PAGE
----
Pathology Pointing: Why it Doesn’t Work in Divorce

Pathology Pointing: Why it Doesn’t Work in Divorce

written by: Rachel Alexander,
by: Rachel Alexander,
Alexander-pathology-dplic 6154234 s-2015 Alexander-pathology-dplic 6154234 s-2015

PATHOLOGY POINTING: WHY IT DOESN'T WORK IN DIVORCE December 5, 2017Communication, Divorce, MediationPosted By: Rachel Alexander, Esq.

What is the difference between Pollyannaism and a Balanced Realism Approach?

{4:36 minutes to read}

Pathology Pointing

Our western medical model is pathology-based; our biology is organized around identifying problems. Evolutionarily, problems = danger. But could there be usefulness to hanging out in what is working? This takes a kind of courage — perhaps to overcome some fear that issues will get bigger or take over if you don't keep watch over them. Who will do the worrying if I take a nap?

The question is this: can we turn towards what's good even while there is bad stuff going on? This requires tolerance and vigilance. Can we rebuild healthy tissue to overwhelm the unhealthy cells? Can we implement this as part of our strategy even while eradicating the cancer? This reshaping brings more possibilities than dead ends. (Which reminds me of my hair — see how the negative comes right up?!)

In addition, focusing on one or the other's pathologized or problematic behavior usually just results in vilifying one person and victimizing the other, positioning the parties in defensive, adversarial postures. We are not ignoring any of the problems, rather we are addressing them in a potentially more effective way.

What's Right?

Why don't we ask this question at least as often as we ask what's wrong? In order for something favorable to take hold, it needs our attention. Literally. It needs about 1-2 minutes to imprint on us and become a resource we can recall. So says positive psychology. Whereas negative experiences imprint automatically and remain with us always, favorable experiences must be consciously attended to in order to root.

In divorce mediation, exploring what is already working is often the most important time spent. We know there is a lot that hasn't functioned well; after all, we're here. But often there is much that operates well. When we locate that, we have a blueprint for what can be built.

How to Focus on Strengths

Here are a few lines of inquiry that help people establish a way into what works:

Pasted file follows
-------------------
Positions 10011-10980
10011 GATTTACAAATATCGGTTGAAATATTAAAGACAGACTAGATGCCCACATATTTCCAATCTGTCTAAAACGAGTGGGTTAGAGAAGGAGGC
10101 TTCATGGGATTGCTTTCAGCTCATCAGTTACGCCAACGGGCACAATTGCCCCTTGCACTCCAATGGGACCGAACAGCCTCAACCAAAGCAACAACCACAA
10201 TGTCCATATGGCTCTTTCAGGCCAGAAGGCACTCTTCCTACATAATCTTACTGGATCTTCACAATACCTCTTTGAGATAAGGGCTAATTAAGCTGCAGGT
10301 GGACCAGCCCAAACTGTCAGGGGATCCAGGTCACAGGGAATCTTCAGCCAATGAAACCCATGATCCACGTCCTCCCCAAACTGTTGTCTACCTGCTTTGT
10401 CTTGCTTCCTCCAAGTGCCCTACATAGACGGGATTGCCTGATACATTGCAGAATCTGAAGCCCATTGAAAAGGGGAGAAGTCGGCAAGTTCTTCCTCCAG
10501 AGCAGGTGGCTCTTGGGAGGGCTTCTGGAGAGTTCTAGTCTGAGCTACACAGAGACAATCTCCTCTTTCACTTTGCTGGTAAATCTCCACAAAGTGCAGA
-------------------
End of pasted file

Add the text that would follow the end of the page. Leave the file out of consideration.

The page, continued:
Tell me about a time that: What are you most proud about? This focus serves multiple purposes. It helps people re-organize their thinking by turning their attention to what they have done well in the past and what they have now that's worth protecting. Someone focusing on what they do have is likely to want to blow things up as an expression of their anger and grief, taking the family down with them; they are more likely to attend to what is valued. This approach transforms into positive self-regard and self-efficacy — two things much needed in divorce. Additionally, it helps people identify what each party calls successful or functional, and then dialogue about it, developing common ground.

  • You felt heard by your spouse;
  • Your spouse came through for you;
  • He or she demonstrated great parenting;
  • You were relieved the other was there; or
  • You functioned well as a family.
  • The way your children relate to one another and each of you?
  • How your kids are developing as students? As individuals?
  • The ways you and your spouse have provided for/nurtured/guided them?
  • How you both are handling the current conflict?

Like anything new, shifting focus takes discipline, and the development of new muscles. Most of us are pretty toned in the complaining portion of our anatomies but are a bit flabby in identifying what is going well.

Even rewiring a room takes skill, patience and some expertise. Rewiring our minds is a much bigger job. Our minds, in fact ourselves, are far vaster and more miraculous than any structure, so be kind with yourselves as you begin to remodel your own interior.

Rachel Alexander Alexander Mediation Group 119 West Valley Brook Rd Califon, NJ 07830 (908) 832-2305